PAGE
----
Posts Tagged marine-fish

Stress, A Potential Killer

With a successful marine aquarium, be it a fish only or reef system, the term ‘stress’ seems inappropriate. Beautiful fish gliding about, corals swaying in the currents, shrimps on their eternal quest for another morsel to eat. Aquarists sit and watch the living picture with a sense just the opposite to stress.

In the human world stress is well known. The so-called rat-race, people getting to work, then being overworked, then sitting in traffic jams on the way home again – and all the rest. Stress is recognised medically as a problem, and it can lead to complications if not dealt with.

The marine aquarium world is not different. There is a difference in cause, but the affect on the afflicted can be no less catastrophic.

On the wild reef natural stress is part of the daily routine. Fish can be chased by and perhaps escape from predators. Predators create the need to hide for security. In breeding periods there is competition. There may be brushes with disease. Life on the wild reef can generally cope.

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Fish Euthanasia

Not a pleasant subject, so why write about it? Only because many years ago I was faced with the problem of a very sick and obviously suffering fish and I couldn’t do anything about it, and couldn’t stand to see it go on. At the time those more experienced were unable to suggest the problem, but did advise on how the fish could be relieved of its misery. Thankfully I have never faced such a problem since and fingers crossed never will.

The aquarist who does all the proper things may never need to consider the subject. I feel reasonably certain that the majority of marine aquarists have never had such an awful decision to make.

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What To Look For When Considering Purchasing A New Fish

I went down to my local fish shop today as I needed some more salt. I have known the owner for many years now and he knows my saltwater aquarium nearly as well as I do.

I had a good look at the corals and the fish whilst I was there and then settled down with a coffee to have a good chat with the owner.

People cam in and out of the shop – some purchased and some did not.

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Good Starter Fish For The Saltwater Aquarium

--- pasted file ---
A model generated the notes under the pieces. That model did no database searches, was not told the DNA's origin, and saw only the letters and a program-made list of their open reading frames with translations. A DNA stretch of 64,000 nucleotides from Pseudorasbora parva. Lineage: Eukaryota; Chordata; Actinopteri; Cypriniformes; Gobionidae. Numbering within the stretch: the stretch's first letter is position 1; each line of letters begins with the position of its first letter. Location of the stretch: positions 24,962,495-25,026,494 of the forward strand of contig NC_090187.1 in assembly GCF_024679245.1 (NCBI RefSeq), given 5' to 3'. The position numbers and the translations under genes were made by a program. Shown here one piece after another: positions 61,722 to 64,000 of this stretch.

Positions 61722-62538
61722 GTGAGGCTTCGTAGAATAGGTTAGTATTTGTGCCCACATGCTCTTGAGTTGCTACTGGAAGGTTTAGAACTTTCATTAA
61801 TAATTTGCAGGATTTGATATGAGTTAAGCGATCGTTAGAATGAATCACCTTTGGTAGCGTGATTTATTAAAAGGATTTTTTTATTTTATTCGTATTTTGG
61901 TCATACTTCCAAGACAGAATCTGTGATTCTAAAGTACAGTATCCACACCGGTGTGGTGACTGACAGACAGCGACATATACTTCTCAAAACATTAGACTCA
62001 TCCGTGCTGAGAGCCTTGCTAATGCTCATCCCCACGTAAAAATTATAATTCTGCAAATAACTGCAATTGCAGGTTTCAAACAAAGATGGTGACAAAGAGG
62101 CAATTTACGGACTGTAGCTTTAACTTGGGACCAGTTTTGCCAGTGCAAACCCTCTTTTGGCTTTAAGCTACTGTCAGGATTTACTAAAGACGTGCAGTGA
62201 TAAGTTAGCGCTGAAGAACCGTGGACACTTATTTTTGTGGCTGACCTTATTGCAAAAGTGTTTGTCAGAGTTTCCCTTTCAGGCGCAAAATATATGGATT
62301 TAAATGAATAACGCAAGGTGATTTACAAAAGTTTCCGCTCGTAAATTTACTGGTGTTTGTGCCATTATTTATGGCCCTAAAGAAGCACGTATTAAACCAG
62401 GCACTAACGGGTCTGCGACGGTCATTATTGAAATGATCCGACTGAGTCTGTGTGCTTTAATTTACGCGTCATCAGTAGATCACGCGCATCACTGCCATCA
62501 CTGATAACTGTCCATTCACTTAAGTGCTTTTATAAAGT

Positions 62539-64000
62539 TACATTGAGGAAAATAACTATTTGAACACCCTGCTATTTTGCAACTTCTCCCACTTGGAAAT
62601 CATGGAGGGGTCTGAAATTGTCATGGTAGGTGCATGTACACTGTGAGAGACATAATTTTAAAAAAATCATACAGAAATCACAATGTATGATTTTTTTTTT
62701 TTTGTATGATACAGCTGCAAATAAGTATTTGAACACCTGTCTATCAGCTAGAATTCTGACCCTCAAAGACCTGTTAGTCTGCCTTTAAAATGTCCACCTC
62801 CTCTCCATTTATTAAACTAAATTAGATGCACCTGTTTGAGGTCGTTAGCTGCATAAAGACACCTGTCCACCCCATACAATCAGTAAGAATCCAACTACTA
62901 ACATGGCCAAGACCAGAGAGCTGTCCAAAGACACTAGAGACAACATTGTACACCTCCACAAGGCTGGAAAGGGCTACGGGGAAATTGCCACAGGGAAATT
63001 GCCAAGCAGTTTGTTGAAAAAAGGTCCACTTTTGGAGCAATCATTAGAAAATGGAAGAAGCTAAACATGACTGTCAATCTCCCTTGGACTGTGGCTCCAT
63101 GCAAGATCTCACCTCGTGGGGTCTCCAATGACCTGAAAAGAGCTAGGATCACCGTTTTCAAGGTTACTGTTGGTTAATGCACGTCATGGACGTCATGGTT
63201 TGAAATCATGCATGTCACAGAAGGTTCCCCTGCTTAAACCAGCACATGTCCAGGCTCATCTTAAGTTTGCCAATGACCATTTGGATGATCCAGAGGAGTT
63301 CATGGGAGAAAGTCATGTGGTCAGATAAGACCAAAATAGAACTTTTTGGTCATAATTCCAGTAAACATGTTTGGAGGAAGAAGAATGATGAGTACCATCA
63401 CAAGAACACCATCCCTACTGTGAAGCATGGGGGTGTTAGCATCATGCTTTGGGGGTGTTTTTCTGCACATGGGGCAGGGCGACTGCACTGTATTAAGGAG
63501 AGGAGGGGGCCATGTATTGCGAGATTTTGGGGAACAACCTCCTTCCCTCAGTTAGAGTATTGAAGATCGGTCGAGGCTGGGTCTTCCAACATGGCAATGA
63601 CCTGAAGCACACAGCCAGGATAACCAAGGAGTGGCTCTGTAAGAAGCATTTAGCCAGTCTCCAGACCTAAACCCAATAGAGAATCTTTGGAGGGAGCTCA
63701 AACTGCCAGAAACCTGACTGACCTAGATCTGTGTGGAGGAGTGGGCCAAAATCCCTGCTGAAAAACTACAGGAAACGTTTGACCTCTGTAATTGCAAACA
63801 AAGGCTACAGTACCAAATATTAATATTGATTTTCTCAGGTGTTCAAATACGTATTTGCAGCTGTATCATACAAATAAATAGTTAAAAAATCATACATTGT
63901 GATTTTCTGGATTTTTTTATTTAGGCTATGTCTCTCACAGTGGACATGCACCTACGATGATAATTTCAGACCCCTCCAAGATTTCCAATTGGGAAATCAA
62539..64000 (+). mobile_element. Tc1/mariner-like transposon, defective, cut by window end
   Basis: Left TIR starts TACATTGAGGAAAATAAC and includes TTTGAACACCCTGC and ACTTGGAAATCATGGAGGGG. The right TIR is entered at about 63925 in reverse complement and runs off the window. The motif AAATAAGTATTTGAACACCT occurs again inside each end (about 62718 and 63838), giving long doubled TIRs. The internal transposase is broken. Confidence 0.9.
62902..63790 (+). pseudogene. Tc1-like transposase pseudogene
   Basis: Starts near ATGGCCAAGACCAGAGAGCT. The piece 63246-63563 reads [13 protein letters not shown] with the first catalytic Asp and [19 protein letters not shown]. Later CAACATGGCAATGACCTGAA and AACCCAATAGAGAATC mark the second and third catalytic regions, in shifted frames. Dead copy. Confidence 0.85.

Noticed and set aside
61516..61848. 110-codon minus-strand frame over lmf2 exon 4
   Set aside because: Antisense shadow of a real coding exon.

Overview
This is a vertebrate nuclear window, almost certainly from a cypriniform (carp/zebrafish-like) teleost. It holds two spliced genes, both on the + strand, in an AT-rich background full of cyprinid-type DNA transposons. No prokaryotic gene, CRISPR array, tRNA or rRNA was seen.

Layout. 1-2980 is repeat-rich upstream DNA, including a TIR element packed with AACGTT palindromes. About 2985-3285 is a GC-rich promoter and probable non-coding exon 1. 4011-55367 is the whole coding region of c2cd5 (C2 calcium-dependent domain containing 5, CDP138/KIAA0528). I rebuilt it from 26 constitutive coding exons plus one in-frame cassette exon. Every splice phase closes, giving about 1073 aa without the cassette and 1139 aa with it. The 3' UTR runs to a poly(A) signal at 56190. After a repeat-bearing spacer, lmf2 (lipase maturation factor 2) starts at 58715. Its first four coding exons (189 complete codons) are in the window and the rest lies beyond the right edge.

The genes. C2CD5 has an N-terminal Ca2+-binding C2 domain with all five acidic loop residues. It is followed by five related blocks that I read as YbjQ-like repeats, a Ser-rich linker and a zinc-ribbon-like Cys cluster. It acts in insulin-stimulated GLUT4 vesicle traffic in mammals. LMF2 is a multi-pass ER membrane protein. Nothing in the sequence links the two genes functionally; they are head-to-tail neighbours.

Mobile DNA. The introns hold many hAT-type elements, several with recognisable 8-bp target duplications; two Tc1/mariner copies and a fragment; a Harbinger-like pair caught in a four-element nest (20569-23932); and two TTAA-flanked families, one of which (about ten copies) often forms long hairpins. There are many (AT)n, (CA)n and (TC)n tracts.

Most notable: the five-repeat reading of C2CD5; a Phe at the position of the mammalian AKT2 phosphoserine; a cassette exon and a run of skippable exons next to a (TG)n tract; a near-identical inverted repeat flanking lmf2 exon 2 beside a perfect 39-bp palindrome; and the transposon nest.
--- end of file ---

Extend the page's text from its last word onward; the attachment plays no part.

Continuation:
Once all the research, planning and waiting is complete and the aquarium is full of water and has finally finished cycling you will finally be ready to introduce your first fish.

It is important to ensure that you make the right choice though as there are some fish which are suitable to be added at this stage and there are fish which are not.

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The Creation Of A Marine Aquarist

Phase 1.

I had to go down to town today. There’s this pet shop, thought if I have time I’ll pop in for a look when the car’s fixed. As it happened I had loads of time, so had a long look round. It was quite interesting. For sale were a lot of aquariums of many different sizes and shapes. Expensive though, the ones with equipment on. Had a look at the fish too. Wow! The colours and shapes were amazing. A salesman asked if he could help, said I was just looking round. He said the fish were tropical marine fish. He also showed me corals. I never knew these were available at all.

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How To Acclimitise New Corals And Fish Correctly

It always amazes me how many people I see or talk to who purchase a marine animal, take it home, open the bag and pour it into their aquarium. I can never understand why some people do not acclimitise their purchases properly, it could be laziness, lack of knowledge, impatience etc but one thing is for certain life is on the line here so it must be done correctly.

The purpose of acclimatisation is simple – the water that the animal is packaged in may have a different temperature, pH and salinity than that of your aquarium. Aquatic life (especially corals and invertebrates) are very sensitive to minor changes in water parameters therefore acclimatisation is a definate requirement for success.

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